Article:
The Galaxy's home attendance grew from 20,813 in 2006, the year before Beckham's signing, to a peak of 26,008 in 2008. But since then, attendance has slid to an average of 20,416 in 2009 and 21,436 in 2010. Attendance at road games went from 19,929 in 2006 to more than 28,000 in 2007 and 2008, but that, too, has since dropped to 18,525.

Although the Galaxy has led the league in away attendance every year Beckham has been with the club, the team was already second in MLS for drawing crowds on the road in 2006 with an average of 19,929 fans -- more than its current average.

"I think the interest and the shock value of David Beckham is gone," said Wynalda, who works as an analyst for Fox Soccer Channel. "I don't think there's a buzz about it anymore. It had its value at the time and brought a lot of attention to the league. But to be perfectly honest, I think it's over."

Revenue: B+

Well, let's qualify that grade with a "probably."

Although the Beckham signing doubtlessly played a part in the Galaxy's reported $20 million shirt-sponsorship deal with Herbalife (which, not incidentally, runs just as long as Beckham's contract) and his presence created an initial jump in attendance during home and away games, MLS and its clubs don't disclose financial accounts. As such, it's difficult to ascertain with certainty what the return on the $32.5 million outlay (the equivalent of 12 teams' salary caps for an entire year) has been for the Galaxy.

However, we can make an educated guess. "From the moment David Beckham signed, the average ticket price for a Galaxy game skyrocketed," said Lalas, who is now a soccer analyst with ESPN. "In sports, it's rare to see that significant of a jump."

That price hike, from $21 for the average ticket in 2006 to $32.50 in 2007, paired with the increased attendance, would have driven up revenue. "It was incredible," Lalas said. "The amount of jerseys that have been sold, the amount of sponsorship that has been sold. … The appearance fees the Galaxy can now command. The Galaxy brand is now international. This all contributes to the increase of the overall value of the team … and much of that can be attributed to the signing of David Beckham.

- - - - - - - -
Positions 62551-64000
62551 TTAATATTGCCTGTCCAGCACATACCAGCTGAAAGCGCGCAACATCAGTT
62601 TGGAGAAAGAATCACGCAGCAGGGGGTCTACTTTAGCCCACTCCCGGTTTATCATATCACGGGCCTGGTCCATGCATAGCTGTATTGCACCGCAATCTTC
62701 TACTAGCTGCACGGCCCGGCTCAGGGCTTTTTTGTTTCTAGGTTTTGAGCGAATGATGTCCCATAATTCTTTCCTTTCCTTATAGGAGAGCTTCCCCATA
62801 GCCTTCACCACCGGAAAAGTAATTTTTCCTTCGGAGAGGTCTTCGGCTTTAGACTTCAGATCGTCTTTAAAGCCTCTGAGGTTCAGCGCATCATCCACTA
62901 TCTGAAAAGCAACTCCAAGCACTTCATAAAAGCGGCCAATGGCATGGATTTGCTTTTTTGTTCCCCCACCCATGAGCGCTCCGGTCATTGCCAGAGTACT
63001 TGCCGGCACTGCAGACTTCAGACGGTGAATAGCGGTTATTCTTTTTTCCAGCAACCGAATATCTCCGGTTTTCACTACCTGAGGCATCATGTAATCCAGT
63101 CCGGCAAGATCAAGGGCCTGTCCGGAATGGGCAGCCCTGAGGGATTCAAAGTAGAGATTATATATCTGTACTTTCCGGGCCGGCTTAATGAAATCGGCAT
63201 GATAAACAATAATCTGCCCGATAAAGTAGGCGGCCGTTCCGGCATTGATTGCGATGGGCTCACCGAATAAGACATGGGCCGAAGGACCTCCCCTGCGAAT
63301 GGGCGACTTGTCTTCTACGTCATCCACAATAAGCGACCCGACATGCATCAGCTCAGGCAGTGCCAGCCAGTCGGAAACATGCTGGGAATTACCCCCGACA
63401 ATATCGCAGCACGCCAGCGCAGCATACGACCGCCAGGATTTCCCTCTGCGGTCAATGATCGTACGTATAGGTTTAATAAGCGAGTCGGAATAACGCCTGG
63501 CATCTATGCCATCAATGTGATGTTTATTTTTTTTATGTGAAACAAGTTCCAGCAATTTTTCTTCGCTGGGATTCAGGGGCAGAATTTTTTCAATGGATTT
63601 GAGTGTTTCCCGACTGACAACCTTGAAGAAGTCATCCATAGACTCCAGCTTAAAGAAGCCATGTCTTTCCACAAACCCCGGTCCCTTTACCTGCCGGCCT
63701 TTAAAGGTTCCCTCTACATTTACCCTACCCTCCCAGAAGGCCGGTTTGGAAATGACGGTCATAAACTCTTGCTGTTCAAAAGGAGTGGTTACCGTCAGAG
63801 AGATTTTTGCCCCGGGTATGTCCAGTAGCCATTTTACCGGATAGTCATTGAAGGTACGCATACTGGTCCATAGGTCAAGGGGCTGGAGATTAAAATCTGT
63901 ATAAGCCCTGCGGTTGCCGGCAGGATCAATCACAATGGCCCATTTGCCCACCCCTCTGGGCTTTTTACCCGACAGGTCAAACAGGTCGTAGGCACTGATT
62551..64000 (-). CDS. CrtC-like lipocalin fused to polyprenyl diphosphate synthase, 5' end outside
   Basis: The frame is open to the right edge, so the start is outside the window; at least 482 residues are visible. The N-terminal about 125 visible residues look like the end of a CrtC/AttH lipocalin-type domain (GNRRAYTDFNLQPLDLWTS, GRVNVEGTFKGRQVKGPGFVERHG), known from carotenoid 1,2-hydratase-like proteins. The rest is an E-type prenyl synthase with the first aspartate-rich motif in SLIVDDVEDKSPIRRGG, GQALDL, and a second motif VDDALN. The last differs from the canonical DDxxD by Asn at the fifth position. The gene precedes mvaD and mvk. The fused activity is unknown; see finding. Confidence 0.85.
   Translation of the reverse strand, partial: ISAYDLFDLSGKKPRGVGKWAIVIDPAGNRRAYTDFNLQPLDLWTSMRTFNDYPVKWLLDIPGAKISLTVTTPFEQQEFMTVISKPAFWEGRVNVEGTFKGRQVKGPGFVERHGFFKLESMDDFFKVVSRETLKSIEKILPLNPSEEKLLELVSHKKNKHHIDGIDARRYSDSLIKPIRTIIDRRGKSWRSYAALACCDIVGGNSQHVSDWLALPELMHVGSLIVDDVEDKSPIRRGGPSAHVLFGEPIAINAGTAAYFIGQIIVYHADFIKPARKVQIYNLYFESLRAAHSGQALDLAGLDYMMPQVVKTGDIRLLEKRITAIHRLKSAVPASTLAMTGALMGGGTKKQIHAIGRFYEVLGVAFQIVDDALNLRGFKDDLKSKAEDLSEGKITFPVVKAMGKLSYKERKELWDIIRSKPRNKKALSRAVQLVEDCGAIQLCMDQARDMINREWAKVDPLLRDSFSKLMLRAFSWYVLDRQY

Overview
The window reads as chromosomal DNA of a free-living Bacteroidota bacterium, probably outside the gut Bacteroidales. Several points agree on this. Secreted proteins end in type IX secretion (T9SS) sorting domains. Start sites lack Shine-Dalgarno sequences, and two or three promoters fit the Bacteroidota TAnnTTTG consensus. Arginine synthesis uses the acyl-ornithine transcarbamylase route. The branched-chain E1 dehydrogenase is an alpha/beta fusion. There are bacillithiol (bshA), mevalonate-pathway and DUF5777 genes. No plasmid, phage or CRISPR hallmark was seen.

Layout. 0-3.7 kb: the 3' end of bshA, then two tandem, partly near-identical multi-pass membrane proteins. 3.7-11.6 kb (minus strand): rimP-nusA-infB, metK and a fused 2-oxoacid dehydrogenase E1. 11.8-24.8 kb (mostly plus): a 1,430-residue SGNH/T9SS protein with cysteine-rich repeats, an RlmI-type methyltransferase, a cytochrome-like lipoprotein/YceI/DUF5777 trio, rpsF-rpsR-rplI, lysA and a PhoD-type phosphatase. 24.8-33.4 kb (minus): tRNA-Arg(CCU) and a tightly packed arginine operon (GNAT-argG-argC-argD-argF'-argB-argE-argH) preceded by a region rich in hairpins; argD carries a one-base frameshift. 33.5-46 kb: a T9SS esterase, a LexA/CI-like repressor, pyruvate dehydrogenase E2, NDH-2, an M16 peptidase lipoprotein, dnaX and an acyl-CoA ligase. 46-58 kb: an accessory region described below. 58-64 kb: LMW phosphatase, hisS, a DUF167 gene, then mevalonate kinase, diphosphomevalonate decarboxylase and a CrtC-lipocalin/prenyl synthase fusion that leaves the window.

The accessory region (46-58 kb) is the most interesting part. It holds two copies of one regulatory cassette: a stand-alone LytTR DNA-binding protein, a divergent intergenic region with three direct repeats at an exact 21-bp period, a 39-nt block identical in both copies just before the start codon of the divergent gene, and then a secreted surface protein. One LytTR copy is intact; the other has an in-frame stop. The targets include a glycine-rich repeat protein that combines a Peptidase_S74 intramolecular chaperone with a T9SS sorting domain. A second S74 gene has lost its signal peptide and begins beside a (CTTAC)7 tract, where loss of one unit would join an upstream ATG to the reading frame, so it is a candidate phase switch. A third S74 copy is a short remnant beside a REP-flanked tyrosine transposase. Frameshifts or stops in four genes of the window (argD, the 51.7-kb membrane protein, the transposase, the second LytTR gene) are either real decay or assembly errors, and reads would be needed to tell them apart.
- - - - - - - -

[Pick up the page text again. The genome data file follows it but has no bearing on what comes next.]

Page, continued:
"It's not a situation where [the Galaxy is] making money hand over fist, but the fact that they're making money is impressive in itself, considering the history of MLS teams," Lalas added. "The business of David Beckham with the Galaxy is an unmitigated success."

But Wynalda said that depends on how you define success. "In the eyes of AEG [which owns the Galaxy], I'm sure they will view this as an enormous success on the shirt side. They sold a lot of jerseys," he said. "But if you line it up and look at the results, they haven't had the greatest results on the field.

"This is not a slam on David Beckham," Wynalda added. "Is it really his fault somebody wanted to pay him a lot of money to come play in California? No one could have lived up to those expectations."

Nevertheless, after his arrival, Beckham told ESPN that he looked forward to "the new challenge of growing the world's most popular game in a country that is as passionate about its sport as my own." Whether that has happened or not is open to debate.

And although the principals involved vigorously defend the Beckham deal, the truth is that, four years after the fact, the results have been a mixed bag. At best.

Leander Schaerlaeckens is a soccer writer for ESPN.com. He can be reached at leander.espn@gmail.com.

Leander Schaerlaeckens

Contributing writer, ESPN.com
Leander Schaerlaeckens is a contributing writer for ESPN.com. He has previously written for The Guardian, The Washington Times and UPI.